There are days when I feel like my job is a lot like practicing medicine: I examine the patient, recognize classic symptoms and recommend a treatment. Inspired by some of my latest mandates, I’ve come to reflect upon a severe lack of consistency and structure amongst online and offline brand content. It seems that although the term content strategy is thrown around a lot, what’s being implemented is rather content marketing.
To clarify, according to Kristina Halvorson, author of Content Strategy for the Web, “content strategy plans for the creation, publication, and governance of useful, usable content”. Just like your runny nose is likely an indication of other imbalances in your body, content is just the tip of the iceberg. A proper content strategy not only identifies key themes and messages, but also content purpose, platforms, their respective roles, targeted audiences and brand objectives. It also clarifies key processes and resources for content creation, publication, analysis and optimisation.
Here are 7 signs that you need to take a step back and strategize:
Unless this is a lead generation tactic, I’m fairly confident this is unintentional. Essentially, this means your content isn’t sufficiently clear and, although your users want to be autonomous in their information collection, your disregard with presenting them useful and comprehensive content is both frustrating them and costing you money. The priceless customer insights obtained by your customer service agents or other client-facing staff are probably not being leveraged. These resources are important to better understand the evolving needs of your various audiences. Understanding how these audiences access your content, the context of their use and on what devices will help you develop a strategy to provide the right content to the right person at the right time on the right channel, ultimately meeting one of your business objectives. In most cases, there also lacks a plan for content evaluation, optimization and strategy evolution.
What does your brand have to offer? To whom? What values distinguish your brand from competitors? If this isn’t clear, genuine and communicated throughout the organisation, it will be challenging to provide a coherent brand content experience to users (which will impact your ROI).
*To clarify, I’m not referring to situations where content needs to be published online for legal purposes.
These types of requests lead me to believe that the team responsible for the web is perceived as operational / a support team – the strengths and weaknesses of which my colleague Jean-Sébastien wrote about previously. Generally, this comment is also an indication of a lack of content ownership, which could lead to efforts wasted in the wrong places. Who’s reviewing content to ensure consistent styles and tones? Who’s ensuring the provided content respects your message architecture? Who’s looking at analytics? Who’s making improvements to your content offering? Who’s identifying new information gaps?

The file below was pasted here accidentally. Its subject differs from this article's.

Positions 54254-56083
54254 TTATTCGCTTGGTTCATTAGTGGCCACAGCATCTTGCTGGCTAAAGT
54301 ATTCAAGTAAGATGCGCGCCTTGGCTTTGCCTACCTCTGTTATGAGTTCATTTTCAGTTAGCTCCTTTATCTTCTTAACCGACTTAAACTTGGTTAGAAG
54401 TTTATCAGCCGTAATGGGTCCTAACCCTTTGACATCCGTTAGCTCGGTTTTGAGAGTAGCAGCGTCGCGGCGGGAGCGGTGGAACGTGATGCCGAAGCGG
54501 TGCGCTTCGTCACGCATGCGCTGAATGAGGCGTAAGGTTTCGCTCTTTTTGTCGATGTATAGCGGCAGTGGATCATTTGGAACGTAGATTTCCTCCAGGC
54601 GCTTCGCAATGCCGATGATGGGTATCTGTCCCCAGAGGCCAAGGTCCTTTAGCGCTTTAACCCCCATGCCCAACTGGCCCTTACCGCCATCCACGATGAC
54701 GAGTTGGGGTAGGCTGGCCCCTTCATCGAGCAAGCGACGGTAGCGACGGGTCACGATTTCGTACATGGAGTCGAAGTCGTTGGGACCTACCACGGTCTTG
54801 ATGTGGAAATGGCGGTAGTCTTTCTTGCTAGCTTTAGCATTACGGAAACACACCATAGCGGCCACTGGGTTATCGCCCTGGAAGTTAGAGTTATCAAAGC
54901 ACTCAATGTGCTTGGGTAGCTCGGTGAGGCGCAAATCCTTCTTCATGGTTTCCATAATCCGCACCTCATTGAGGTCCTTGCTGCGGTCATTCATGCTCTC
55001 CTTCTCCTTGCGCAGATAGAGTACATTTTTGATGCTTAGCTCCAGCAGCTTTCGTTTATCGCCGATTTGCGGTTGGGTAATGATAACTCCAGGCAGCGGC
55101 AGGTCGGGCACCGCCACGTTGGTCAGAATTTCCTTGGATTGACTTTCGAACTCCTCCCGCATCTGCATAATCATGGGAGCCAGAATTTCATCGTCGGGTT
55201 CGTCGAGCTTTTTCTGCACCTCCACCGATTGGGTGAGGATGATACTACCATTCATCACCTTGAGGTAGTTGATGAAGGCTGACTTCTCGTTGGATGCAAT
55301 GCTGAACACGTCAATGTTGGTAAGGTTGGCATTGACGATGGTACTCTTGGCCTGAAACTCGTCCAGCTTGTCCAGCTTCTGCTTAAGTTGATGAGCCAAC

Basically, you’re using your home page carousel to please internal stakeholders. Classic! But really this is a one-sided band-aid solution as users are unlikely to see what you’re promoting in this space. Establishing clear roles for each of the brand’s platforms (including specific sections or zones on the website), as well as the kind of messages that will be shared, will ensure your content efforts are supporting actual business objectives. You’ll need to understand how providing a particular bit of content on a particular topic, on a particular platform, through a particular medium, will support your organisation’s objectives because it corresponds to a particular need.
Social media is still often perceived as a distraction in the workplace that most managers could do without. However, if your staff is not able to monitor pertinent conversations, benchmark the competition and obtain a sense of community engagement on your end (i.e. how content is shared, discussed and perceived), it will limit the impact they will have to optimise such presences. Innovation can come from everywhere, so let these guys in.
Once again, this is an indication that content is perceived as operational, rather than a strategic asset to target customer segments according to – and whilst addressing their specific needs within – their lifecycle stage (top, middle and bottom of the funnel). A disregard for platforms beyond your site, and formats beyond text, can potentially limit your content’s audience and findability. When content types such as webinars, infographics, videos, photos, ebooks and platforms such as third-party blogs, forums, video sharing sites and social networks are cross-referenced properly, can be far more relevant and useful for users than a lengthy article hosted on your website.
Content created without an intended audience is a shame. A thorough analysis of current and targeted users will help you identify their tasks – and therefore identify opportunities for you to provide content in order to facilitate such tasks. Also, you’ll want to find a voice and tone for the content that addresses this audience. Your users deserve better content and in a language they can relate to.
Of course, these are simply a few examples. I’d love to hear your tell-tale signs of a need for content strategy – please share in the comments below!